The president of Afghanistan has said that as violence-reduction efforts continued “on course,” US-led peace talks with the Taliban would progress to a new phase to be announced next week. 

Ashraf Ghani stressed that a three-day cease-fire between the Afghan government and the Taliban during the Muslim Eid al-Fitr holiday helped create an environment in which peace negotiations could take place, adding that the path to a lasting peace would be long and difficult.

Ghani, who has led Afghanistan since 2014, spoke via Zoom from the capital Kabul in an Atlantic Council FrontPage event on Thursday that was co-sponsored by the US Institute for Peace (USIP).

“The Eid cease-fire was a major movement to enable us to take some bold and critical decisions,” Ghani said, referring to the release of up to 3,000 Taliban prisoners as part of a prisoner exchange deal.

The remaining commitment, he said, will be “to release an additional 2,000 prisoners within a very short period.”

Since a landmark peace deal between the US and Taliban last February — only cautiously welcomed by the largely excluded Afghan government — the implementation of the accord has faced many bumps, bringing more bloodshed and finger-pointing and deepening distrust.

The release of some 5,000 Taliban prisoners in exchange for 1,000 captive Afghan security personnel, along with a reduction in violence, was one of the main conditions for the intra-Afghan peace talks that were originally scheduled for March.

Now, after months of delay, Abdullah Abdullah, the man tasked with leading Kabul’s negotiating team, has hinted that the discussions may finally begin by mid-June.

During his appearance at the Atlantic Council event, Ghani underlined the importance of “maximum reduction” in violence for garnering further public support for the peace process and warned against spoilers.

“I’ve spoken to Ambassador [Zalmay] Khalilzad yesterday, and also, to the special representative of Qatar this morning. I think now we are on course. And next week, we should be able to inform the world of the next step,” he said.

Neighboring Pakistan, another key player in the Afghan peace push, also seems to be preparing for the coming of intra-Afghan negotiations.

Islamabad has appointed senior diplomat Mohammad Sadiq Khan, who served as ambassador to Afghanistan from 2008 to 2014, as special envoy to facilitate the peace process — a move hailed by Kabul.

US yet to withdraw from Afghanistan

As for reports that US President Donald Trump wants to see all American troops out of Afghanistan by presidential elections on Nov. 3, Ghani allowed that this would be a “sovereign decision of the United States.”

However, he went on to say that “yesterday, General [Kenneth F.] McKenzie, commander of CENTCOM, said the conditions were not ripe. The key framework is a conditions-based approach. Our imperative now is to conclude peace as soon as feasible, but a sustainable peace.”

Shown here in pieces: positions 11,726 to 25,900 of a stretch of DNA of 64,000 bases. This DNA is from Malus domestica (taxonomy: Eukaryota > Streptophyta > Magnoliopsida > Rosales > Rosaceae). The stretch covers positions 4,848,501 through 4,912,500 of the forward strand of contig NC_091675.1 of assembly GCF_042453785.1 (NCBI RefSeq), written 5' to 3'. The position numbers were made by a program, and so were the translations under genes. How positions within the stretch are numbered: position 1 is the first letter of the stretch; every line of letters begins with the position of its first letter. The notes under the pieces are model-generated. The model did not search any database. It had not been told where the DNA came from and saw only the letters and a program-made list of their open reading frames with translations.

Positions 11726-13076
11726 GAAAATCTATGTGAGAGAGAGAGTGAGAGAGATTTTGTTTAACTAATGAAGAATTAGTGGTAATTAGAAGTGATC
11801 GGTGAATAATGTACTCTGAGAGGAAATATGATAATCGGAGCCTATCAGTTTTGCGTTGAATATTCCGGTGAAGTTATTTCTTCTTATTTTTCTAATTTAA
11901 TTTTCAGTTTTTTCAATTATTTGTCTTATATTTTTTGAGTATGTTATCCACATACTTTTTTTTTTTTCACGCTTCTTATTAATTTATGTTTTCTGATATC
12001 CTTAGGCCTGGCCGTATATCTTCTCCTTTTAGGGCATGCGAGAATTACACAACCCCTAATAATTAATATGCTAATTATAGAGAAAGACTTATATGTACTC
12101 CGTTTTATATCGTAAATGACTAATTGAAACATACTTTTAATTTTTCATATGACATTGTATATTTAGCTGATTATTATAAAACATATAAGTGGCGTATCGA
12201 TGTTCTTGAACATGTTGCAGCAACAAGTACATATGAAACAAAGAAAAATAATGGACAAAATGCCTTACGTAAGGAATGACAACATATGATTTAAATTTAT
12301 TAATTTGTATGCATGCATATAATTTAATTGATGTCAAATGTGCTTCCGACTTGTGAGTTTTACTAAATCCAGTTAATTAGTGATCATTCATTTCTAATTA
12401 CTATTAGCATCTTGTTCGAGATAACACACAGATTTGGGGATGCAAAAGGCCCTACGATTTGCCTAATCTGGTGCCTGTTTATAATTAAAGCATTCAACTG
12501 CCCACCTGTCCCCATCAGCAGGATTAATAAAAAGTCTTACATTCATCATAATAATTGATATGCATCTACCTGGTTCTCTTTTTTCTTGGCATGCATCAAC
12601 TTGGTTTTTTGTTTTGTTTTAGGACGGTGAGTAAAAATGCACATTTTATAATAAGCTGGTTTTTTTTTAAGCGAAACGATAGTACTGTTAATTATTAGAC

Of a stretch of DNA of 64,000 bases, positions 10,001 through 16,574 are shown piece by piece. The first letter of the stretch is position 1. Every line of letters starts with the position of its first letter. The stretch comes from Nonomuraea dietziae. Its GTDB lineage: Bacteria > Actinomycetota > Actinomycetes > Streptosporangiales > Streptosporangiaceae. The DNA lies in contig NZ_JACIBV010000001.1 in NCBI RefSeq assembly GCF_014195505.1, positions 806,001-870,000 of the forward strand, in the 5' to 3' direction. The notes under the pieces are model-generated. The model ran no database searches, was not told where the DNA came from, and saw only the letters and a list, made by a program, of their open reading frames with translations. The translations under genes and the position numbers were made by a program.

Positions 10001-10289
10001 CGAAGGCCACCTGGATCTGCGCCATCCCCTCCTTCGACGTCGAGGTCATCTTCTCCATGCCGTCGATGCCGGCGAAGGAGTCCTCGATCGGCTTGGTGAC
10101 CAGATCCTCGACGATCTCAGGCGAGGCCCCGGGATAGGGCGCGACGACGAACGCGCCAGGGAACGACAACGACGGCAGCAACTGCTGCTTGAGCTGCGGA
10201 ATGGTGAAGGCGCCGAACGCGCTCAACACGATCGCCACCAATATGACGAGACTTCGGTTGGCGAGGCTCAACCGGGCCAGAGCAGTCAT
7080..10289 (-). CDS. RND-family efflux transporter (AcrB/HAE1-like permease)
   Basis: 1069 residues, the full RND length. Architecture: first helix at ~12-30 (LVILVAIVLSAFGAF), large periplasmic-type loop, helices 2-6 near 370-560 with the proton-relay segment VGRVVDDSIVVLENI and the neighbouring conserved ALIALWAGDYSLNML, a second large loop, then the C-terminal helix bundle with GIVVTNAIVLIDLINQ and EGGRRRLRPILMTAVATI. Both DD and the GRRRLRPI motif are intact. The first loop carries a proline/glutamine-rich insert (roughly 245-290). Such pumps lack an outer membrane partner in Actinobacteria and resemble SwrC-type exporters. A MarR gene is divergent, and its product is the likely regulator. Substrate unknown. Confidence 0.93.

Ghani emphasized that the US and Afghan governments should continue to have a strategic dialogue on the nature of threats. “That threat of terrorism from al-Qaeda, from Daesh [ISIS] and from other groups is not going to end with peace with Taliban,” Ghani warned.

Interim government talk ‘premature’

During the program, Ghani dismissed a possible Taliban request for an interim government excluding Ghani as “premature.”

“I serve at the will of the Afghan people, not at the will of the Taliban,” he asserted.

Ghani also reassured that a power-sharing deal signed last May with his rival Abdullah Abdullah to end months of political uncertainty was going well.

He underlined the urgency of a humanitarian cease-fire for the Afghan government to provide services to “90% of the Afghan population” who needed food assistance and medical attention amid the novel coronavirus pandemic and resulting economic devastation.

Afghanistan has so far registered nearly 23,000 coronavirus cases and over 420 deaths.

Relations with neighboring countries

Ghani stressed the importance of Afghanistan’s regional connectivity with all its neighbors, especially in trade and investment.

“Afghanistan is described as the Saudi Arabia of lithium. We can be among the 10 largest players at least on 10 basic minerals,” he said, drawing attention to his country’s significance for international investors and global development banks.

Ghani, nevertheless, expressed his reservations on China’s massive Belt and Road Initiative involving infrastructure investments across dozens of countries.

“Belt and Road is not a grant initiative. It’s loans. Afghanistan cannot take loans. We can only take grants. But a consortium that would enable us to bring all of these actors together for railways is extremely important,” he said, thanking Turkmenistan and Azerbaijan in particular for their investments in Afghanistan.

The Belt and Road Initiative is an ambitious development program to connect Asia with Africa and Europe via land and maritime networks along six corridors with the aim of improving regional integration, increasing trade and stimulating economic growth.

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